The Book, Cat, & Cat Book Lovers Almanac

of historical trivia regarding books, cats, and other animals. Actually this blog has evolved so that it is described better as a blog about cats in history and culture. And we take as a theme the advice of Aldous Huxley: If you want to be a writer, get some cats. Don't forget to see the archived articles linked at the bottom of the page.

February 2, 2016

February 2,1970

We read that "As a philosopher, mathematician, educator, social critic and political activist, Bertrand Russell [May 18, 1872 to February 2, 1970]  authored over 70 books and thousands of essays and letters..."

Among these books is A History of Western Philosophy (1945).  We read here how Russell sets up the case for Plato's theory of forms:

“There are many individual animals of whom we can truly say 'this is a cat.' 'What do we mean by the word 'cat.?' Obviously something different from each particular cat....But if the word 'cat' means anything, it means something which is not this or that cat but some kind of universal cattyness. An animal is a cat, it would seem, because it participates in a general nature common to all cats. Language cannot get on without general words such as “cat,” and such words are evidently not meaningless.

I have not myself figured out what is going on in the various solutions to this problem, (nominalism or realism)  so we are switching to something I do have a fresh take on.

Russell later in this book poses the question of "the philosophical beliefs which appeared to follow from seventeenth-century science....The first thing to note is the removal of almost all traces of animism from the laws of physics. "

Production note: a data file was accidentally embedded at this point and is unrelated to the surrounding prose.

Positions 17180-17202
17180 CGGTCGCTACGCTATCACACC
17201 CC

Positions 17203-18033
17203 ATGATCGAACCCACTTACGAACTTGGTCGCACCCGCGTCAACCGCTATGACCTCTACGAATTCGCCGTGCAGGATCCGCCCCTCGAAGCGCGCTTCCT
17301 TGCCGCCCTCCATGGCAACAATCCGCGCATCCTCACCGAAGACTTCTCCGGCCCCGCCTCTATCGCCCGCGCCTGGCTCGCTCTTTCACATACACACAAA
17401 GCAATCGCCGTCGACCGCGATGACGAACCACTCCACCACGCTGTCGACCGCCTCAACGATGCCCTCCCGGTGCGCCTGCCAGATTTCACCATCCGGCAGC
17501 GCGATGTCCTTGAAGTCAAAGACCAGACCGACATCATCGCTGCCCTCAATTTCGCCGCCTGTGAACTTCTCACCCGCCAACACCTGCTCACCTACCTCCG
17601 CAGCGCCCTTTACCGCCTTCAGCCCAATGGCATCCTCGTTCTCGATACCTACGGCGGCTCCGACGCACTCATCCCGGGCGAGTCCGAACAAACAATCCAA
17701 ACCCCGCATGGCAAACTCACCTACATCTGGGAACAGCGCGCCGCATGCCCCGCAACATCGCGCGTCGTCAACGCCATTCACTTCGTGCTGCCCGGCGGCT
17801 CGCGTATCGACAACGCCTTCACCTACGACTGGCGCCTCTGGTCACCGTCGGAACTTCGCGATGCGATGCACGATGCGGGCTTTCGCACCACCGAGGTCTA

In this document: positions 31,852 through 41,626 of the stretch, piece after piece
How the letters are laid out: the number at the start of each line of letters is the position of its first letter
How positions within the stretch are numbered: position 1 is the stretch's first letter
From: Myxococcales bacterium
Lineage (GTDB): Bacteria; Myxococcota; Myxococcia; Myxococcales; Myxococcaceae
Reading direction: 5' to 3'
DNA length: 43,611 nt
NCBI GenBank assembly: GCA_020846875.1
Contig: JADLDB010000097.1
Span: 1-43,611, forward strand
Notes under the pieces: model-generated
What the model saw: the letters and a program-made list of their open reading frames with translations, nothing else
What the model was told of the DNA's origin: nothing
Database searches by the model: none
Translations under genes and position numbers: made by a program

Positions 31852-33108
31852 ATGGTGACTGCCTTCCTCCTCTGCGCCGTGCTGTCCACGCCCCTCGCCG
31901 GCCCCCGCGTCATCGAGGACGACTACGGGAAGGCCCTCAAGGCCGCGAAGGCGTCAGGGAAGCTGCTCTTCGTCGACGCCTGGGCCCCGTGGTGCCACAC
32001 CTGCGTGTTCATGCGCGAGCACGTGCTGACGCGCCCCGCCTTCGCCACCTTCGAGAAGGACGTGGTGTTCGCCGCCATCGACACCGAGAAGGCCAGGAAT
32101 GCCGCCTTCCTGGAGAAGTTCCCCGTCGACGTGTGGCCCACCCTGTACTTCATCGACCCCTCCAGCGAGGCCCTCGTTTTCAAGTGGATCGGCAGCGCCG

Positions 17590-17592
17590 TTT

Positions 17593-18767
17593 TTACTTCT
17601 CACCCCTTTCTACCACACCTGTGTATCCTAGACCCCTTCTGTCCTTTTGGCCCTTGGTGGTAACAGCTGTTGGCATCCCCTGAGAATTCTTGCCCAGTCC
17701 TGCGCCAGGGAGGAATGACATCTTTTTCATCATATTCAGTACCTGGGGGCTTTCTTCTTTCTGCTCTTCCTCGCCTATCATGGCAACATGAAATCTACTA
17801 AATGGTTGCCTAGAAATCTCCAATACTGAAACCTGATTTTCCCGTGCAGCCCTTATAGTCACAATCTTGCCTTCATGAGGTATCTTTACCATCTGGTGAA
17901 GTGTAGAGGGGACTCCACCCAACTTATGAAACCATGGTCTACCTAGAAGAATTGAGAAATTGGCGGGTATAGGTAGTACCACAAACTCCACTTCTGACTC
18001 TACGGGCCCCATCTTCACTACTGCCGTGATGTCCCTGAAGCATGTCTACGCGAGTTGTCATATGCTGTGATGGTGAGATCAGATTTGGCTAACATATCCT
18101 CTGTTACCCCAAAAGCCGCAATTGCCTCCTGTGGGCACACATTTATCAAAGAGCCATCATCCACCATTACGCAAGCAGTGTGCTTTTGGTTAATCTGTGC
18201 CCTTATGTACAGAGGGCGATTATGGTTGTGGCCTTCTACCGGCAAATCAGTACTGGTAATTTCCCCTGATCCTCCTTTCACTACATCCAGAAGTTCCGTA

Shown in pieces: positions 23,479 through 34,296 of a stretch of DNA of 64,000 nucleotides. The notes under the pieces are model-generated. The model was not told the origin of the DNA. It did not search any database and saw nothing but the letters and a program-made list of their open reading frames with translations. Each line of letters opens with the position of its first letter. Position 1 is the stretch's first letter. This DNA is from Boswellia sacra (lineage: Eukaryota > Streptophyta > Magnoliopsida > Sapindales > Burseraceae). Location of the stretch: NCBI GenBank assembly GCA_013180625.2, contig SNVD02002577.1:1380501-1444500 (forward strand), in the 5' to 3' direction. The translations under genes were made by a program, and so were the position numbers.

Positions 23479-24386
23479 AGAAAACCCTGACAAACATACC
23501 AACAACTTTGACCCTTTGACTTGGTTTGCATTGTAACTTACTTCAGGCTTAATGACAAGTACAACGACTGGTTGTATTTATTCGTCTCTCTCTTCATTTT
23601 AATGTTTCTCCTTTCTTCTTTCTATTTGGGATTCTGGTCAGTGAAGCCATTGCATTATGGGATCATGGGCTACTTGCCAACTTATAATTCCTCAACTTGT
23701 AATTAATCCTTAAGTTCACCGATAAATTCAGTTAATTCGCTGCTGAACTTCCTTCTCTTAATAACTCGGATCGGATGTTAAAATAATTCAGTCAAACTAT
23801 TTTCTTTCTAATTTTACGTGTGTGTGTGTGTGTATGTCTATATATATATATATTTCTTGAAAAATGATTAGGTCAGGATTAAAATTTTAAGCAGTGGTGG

Animism is defined as "the belief in a supernatural power that organizes and animates the material universe."

Russell knows well Hume's arguments against causality. Yet he fails to grasp that ignoring this intellectual issue is a kind of animism. Causality--- unobserved, unprovable, and yet everywhere--- what is causality but a kind of supernatural influence then? Similarly -- what is the reliance on the unverifiable "Principle of Verification" but introducing deus in machina?

My point is not that these issues have answers, rather that ignoring the inconsistencies is evidence of a certain intellectual slackness, and a pose which is not much different than relying on a divinity as some kind of explanation.

Perhaps Russell's full name inspired him to investigate logic. 

Bertrand Russell's full name was Bertrand Arthur William Russell, 3rd Earl Russell of Kingston Russell, Viscount Amberley of Amberley and of Ardsalla.

Although he never grasped the nature of words, Bertrand Russell is an advertisement for the virtues of inherited social standing.

No comments: